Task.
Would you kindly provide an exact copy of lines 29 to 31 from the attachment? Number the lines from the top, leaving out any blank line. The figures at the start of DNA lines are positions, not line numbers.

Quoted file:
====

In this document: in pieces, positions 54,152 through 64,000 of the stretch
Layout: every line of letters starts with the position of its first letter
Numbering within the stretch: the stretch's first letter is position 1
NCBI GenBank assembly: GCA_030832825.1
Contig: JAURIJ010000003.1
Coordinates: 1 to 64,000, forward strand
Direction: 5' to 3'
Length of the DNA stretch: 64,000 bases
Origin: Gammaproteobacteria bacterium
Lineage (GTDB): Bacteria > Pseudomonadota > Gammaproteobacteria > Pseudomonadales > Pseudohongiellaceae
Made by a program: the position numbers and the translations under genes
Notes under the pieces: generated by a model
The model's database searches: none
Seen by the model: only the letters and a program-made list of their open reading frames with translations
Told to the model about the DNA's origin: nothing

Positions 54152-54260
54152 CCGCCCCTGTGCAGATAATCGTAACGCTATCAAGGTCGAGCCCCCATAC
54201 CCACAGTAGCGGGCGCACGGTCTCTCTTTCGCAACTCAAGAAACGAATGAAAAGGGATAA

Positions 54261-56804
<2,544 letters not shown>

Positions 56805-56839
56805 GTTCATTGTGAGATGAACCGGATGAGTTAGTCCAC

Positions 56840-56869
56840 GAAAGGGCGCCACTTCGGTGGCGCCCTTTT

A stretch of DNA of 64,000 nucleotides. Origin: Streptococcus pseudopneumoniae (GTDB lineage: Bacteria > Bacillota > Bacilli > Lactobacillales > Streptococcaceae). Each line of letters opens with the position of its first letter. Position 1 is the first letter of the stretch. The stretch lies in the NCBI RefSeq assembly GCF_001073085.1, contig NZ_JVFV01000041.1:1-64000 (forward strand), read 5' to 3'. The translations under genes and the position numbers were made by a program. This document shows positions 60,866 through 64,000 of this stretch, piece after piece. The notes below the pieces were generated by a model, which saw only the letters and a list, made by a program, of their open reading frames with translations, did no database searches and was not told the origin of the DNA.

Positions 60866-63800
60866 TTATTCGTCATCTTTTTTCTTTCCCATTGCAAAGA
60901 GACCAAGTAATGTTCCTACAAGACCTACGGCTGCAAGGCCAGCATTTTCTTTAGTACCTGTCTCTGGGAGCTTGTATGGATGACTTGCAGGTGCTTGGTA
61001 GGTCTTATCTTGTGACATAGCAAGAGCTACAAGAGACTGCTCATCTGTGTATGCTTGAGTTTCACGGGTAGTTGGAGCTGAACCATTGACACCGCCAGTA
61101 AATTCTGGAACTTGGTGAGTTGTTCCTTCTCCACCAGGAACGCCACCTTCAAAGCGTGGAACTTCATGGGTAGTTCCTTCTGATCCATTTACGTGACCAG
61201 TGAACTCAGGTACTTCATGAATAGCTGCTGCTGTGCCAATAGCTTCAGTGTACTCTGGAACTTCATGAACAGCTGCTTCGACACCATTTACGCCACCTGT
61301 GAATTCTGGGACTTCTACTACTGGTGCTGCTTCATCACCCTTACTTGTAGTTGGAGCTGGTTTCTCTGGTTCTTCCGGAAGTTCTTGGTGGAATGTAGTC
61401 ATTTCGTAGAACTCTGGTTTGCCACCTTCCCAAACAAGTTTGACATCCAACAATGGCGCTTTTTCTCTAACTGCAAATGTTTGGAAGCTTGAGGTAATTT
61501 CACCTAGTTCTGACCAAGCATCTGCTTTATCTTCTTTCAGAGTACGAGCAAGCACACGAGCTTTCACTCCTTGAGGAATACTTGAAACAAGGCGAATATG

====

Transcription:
61001 GGTCTTATCTTGTGACATAGCAAGAGCTACAAGAGACTGCTCATCTGTGTATGCTTGAGTTTCACGGGTAGTTGGAGCTGAACCATTGACACCGCCAGTA
61101 AATTCTGGAACTTGGTGAGTTGTTCCTTCTCCACCAGGAACGCCACCTTCAAAGCGTGGAACTTCATGGGTAGTTCCTTCTGATCCATTTACGTGACCAG
61201 TGAACTCAGGTACTTCATGAATAGCTGCTGCTGTGCCAATAGCTTCAGTGTACTCTGGAACTTCATGAACAGCTGCTTCGACACCATTTACGCCACCTGT